Bipartisan resolution drafted on syria intervention; imposes 60-day limit, bars boots on the ground
Press trust of india
Washington, 4 September
The Syria war resolution drafted by members of the US Senate Foreign Relations Committee permits up to 60 days of military action against the Bashar al-Assad regime and does not permit any boots on the ground, Congressional aides said.
“The Senate Foreign Relations Committee has crafted a bipartisan Authorisation for the Use of Military Force that we believe reflects the will and concerns of Democrats and Republicans alike,” Senator Robert Menendez, chairman of the Senate Foreign Relations Committee, said after successfully negotiating with Ranking Member Bob Corker on the resolution ~ ‘Authorisation for the Use of Military Force in Syria’.
However, the text of the draft resolution was not officially released.
The resolution is likely to be put to vote before the committee today. The resolution, among other things, permit the deployment of a small rescue mission in the event of an emergency, Congressional aides said.
Mr Menendez said the resolution gives US President Barack Obama the authority he needs to deploy force in response to the Assad regime’s criminal use of chemical weapons against the Syrian people.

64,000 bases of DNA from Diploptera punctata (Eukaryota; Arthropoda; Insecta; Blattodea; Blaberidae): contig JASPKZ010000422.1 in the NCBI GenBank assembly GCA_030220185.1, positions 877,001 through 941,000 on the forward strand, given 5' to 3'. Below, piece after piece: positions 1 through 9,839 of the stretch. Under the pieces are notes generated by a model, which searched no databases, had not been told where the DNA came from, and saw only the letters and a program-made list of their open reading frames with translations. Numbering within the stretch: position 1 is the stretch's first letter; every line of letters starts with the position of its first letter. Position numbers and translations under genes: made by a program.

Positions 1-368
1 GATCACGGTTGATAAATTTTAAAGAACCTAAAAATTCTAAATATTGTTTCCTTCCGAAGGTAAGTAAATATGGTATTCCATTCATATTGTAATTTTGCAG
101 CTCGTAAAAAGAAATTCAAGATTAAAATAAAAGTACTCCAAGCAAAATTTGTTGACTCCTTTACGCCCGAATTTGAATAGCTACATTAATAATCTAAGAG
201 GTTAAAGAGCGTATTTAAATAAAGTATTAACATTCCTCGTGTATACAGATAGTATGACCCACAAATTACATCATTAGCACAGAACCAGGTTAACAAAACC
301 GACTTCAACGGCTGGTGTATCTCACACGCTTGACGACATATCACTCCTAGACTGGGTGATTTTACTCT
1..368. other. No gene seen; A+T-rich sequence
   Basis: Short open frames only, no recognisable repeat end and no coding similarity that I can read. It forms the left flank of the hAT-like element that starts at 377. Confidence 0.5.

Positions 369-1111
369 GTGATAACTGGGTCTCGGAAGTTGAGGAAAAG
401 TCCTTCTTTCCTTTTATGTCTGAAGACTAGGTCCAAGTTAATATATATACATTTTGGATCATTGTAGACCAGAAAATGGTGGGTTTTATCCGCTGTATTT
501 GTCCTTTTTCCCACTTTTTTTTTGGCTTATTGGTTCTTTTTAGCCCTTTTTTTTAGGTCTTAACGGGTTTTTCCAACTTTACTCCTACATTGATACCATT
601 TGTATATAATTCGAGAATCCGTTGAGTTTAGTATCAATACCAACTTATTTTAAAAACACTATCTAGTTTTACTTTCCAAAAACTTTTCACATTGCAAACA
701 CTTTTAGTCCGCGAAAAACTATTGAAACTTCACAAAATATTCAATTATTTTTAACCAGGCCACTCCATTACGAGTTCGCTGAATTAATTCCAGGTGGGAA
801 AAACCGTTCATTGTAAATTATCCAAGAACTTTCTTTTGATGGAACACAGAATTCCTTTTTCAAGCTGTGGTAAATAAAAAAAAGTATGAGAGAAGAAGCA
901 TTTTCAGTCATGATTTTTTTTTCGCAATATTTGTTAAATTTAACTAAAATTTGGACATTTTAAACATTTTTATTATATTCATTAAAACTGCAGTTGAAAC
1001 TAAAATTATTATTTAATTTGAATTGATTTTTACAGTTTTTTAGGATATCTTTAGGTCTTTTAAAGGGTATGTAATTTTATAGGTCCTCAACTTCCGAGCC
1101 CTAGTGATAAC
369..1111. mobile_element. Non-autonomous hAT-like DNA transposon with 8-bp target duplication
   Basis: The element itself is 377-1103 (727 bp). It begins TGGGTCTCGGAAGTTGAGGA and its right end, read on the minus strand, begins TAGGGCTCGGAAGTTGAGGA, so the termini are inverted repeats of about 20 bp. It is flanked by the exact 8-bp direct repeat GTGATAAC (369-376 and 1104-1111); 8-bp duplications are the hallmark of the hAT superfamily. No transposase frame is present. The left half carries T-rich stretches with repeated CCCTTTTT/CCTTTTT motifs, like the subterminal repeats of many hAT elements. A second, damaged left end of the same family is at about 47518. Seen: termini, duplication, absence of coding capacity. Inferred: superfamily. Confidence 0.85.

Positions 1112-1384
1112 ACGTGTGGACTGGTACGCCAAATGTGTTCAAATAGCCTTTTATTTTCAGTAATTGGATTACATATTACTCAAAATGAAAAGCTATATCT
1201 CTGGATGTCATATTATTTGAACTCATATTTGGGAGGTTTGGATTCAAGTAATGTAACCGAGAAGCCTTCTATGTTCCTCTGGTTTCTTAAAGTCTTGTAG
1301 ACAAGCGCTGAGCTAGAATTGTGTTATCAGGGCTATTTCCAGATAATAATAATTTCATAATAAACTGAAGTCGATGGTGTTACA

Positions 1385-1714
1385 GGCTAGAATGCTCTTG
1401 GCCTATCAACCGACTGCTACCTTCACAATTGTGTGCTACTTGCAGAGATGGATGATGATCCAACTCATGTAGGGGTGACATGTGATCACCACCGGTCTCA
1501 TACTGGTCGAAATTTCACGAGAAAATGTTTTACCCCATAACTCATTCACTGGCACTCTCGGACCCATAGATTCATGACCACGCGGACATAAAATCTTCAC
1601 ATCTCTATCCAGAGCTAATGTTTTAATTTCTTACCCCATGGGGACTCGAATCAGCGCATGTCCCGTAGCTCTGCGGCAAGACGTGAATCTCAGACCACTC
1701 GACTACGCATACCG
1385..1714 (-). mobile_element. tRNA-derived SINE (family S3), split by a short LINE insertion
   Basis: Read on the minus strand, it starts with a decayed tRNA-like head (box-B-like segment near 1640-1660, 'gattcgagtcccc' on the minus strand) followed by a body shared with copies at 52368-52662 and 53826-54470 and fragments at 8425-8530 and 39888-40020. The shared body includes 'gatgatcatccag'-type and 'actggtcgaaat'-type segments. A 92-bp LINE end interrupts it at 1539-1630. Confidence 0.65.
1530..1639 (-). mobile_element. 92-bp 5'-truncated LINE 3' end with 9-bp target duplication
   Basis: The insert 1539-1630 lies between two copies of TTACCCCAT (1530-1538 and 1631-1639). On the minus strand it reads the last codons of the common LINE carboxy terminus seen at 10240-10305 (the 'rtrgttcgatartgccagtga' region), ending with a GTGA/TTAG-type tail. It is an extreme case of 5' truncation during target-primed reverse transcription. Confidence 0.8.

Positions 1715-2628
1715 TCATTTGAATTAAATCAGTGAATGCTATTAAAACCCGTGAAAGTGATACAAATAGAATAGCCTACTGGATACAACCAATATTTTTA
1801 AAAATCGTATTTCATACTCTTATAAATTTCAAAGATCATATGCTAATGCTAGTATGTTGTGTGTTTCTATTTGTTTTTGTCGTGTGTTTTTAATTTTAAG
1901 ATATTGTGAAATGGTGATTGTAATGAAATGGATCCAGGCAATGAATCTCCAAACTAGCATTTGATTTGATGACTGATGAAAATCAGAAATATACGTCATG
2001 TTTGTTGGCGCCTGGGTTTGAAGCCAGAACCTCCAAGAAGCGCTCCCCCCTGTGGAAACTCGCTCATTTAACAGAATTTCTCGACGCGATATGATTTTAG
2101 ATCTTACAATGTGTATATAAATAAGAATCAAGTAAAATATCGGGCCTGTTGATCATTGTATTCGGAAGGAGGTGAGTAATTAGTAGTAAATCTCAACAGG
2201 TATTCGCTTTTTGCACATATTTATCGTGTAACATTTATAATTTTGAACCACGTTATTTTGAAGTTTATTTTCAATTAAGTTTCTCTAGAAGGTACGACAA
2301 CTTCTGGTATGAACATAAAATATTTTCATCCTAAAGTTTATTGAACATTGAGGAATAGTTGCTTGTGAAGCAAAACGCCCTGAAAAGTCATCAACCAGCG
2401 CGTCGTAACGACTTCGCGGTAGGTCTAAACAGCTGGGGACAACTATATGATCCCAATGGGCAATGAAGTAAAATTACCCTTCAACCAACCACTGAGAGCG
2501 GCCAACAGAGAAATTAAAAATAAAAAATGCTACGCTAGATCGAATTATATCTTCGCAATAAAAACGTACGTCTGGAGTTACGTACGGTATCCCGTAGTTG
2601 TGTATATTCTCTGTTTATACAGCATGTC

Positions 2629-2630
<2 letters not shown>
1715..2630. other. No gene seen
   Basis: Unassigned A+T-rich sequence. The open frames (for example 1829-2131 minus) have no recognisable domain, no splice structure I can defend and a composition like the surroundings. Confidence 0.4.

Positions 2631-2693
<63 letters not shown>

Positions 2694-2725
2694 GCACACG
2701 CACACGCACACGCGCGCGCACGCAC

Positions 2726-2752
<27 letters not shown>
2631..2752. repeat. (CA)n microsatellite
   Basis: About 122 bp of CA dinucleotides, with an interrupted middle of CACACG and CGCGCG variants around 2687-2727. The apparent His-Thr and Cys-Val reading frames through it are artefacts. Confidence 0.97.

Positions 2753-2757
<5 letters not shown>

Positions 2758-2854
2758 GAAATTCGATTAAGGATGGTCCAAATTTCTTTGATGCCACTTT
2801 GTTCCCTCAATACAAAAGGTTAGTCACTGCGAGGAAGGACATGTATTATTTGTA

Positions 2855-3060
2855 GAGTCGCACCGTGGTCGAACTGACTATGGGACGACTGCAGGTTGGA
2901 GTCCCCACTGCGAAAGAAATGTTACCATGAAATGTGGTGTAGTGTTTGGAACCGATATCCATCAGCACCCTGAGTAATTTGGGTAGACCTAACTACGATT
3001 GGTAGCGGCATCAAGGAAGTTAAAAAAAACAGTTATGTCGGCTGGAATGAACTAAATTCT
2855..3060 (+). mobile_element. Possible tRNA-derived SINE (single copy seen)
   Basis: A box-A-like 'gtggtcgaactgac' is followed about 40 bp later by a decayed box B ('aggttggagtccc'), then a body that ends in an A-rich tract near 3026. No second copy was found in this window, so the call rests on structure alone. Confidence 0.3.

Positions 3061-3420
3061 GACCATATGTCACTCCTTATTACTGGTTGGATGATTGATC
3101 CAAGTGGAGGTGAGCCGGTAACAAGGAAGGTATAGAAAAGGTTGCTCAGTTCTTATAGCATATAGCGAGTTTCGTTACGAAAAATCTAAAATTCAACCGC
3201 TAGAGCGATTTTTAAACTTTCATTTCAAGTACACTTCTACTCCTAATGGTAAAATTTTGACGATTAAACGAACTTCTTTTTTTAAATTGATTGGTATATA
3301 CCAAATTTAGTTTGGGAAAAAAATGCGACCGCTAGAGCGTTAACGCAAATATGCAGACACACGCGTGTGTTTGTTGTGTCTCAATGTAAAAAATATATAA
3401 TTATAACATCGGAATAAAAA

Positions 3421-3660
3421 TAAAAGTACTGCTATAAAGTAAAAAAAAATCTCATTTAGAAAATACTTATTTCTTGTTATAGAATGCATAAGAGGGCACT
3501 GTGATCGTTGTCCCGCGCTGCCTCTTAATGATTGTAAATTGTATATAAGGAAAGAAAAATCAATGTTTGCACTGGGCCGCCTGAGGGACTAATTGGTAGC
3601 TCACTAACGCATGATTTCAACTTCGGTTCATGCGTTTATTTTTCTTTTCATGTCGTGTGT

The resolution also assures that the authorisation is narrow and focused, limited in time, and assures that the armed forces of the USA will not be deployed for combat operations in Syria.
Yesterday, Mr Menendez presided over the Senate committee hearing on Syria. The Senate is expected to schedule a vote on the resolution early next week.
In Stockholm, President Barack Obama said the international community’s credibility is on the line and it cannot remain silent in the face of “barbarism”.
“I discussed our assessment and (Swedish Prime Minister Fredrik Reinfeldt) and I are in an agreement that in the face of such barbarism the international community cannot be silent,” Mr Obama said at a joint news conference in Stockholm along with Mr Reinfeldt. “Failing to respond to this attack would only increase the risk of more attacks and that possibility that other countries would use these weapons, as well.”
“My credibility is not on the line. The international community’s credibility is on the line, and America and Congress’ credibility is on the line because we give lip service to the notion that these international norms are important,” he said.
“I didn’t set a red line. The world set a red line. The world set a red line when governments representing 98 per cent of the world’s population said the use of chemical weapons are abhorrent and passed a treaty forbidding their use even when countries are engaged in war,” President Obama said.
The USA has alleged that the nerve agent sarin was used by the Bashar al-Assad regime against rebels on 21 August and that at least 1,429 people were killed, including over 400 children, a charge denied by the Syrian government.